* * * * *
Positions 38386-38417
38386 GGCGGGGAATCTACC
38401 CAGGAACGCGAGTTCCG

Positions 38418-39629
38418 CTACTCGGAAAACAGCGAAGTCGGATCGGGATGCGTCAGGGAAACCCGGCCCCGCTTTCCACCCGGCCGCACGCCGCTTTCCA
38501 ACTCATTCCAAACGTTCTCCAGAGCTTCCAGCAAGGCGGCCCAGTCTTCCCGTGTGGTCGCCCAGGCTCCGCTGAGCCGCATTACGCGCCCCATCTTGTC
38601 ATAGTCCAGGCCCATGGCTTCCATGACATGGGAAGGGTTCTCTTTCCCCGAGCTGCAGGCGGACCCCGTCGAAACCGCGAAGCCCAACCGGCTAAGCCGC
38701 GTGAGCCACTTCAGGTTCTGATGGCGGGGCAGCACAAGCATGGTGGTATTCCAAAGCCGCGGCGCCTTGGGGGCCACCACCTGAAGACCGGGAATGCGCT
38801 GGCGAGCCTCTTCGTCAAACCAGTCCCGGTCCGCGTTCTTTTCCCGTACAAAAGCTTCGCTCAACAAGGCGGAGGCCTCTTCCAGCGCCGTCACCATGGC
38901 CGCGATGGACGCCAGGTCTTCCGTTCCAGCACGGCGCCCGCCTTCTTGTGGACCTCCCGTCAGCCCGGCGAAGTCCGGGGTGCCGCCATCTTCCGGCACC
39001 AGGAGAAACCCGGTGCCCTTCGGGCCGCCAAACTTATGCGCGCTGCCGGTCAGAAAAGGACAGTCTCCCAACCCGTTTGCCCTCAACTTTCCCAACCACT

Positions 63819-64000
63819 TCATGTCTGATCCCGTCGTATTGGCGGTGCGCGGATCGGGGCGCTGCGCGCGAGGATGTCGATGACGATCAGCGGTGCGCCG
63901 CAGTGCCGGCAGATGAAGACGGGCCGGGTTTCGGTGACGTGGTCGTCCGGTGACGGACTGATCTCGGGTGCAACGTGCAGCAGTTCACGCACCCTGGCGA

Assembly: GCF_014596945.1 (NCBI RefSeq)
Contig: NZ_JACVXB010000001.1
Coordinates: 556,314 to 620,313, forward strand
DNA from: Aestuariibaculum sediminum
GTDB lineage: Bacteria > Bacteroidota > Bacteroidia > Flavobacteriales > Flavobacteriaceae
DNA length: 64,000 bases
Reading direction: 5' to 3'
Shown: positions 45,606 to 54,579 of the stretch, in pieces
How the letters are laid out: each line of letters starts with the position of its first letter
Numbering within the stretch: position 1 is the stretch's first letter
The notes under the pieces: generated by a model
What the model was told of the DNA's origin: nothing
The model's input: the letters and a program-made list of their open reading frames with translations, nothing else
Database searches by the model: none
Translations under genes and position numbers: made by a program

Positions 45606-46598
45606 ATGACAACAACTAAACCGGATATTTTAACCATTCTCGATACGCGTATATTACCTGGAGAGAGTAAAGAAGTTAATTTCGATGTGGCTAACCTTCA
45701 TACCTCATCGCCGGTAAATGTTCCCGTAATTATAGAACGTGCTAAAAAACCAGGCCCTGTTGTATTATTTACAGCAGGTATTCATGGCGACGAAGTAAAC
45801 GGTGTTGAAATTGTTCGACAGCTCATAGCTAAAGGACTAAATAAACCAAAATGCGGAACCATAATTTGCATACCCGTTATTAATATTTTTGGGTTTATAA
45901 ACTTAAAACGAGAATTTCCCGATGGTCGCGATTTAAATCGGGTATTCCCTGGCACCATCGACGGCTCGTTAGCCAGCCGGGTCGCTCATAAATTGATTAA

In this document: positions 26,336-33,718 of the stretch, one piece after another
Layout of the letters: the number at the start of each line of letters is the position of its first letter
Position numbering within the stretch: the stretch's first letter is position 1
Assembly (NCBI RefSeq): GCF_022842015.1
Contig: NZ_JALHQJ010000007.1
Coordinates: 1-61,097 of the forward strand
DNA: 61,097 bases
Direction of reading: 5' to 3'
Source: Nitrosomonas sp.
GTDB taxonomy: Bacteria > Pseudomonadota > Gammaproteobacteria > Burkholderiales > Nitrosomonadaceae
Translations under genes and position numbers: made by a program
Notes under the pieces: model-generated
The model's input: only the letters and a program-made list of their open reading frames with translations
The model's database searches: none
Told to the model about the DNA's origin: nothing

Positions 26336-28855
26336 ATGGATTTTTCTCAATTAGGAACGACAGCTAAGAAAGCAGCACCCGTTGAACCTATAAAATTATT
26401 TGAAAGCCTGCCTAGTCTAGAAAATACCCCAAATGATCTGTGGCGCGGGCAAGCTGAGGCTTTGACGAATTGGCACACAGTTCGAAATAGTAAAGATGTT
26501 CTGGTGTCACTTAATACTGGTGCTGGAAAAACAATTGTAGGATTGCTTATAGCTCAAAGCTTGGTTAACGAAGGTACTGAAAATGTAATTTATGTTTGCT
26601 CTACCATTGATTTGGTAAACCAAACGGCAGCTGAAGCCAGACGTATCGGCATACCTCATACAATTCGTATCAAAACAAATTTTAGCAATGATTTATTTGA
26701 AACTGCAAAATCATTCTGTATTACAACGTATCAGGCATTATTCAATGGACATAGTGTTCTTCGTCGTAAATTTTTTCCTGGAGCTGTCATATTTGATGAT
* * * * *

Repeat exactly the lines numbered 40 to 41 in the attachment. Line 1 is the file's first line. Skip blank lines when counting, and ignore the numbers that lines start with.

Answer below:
Coordinates: 1-61,097 of the forward strand
DNA: 61,097 bases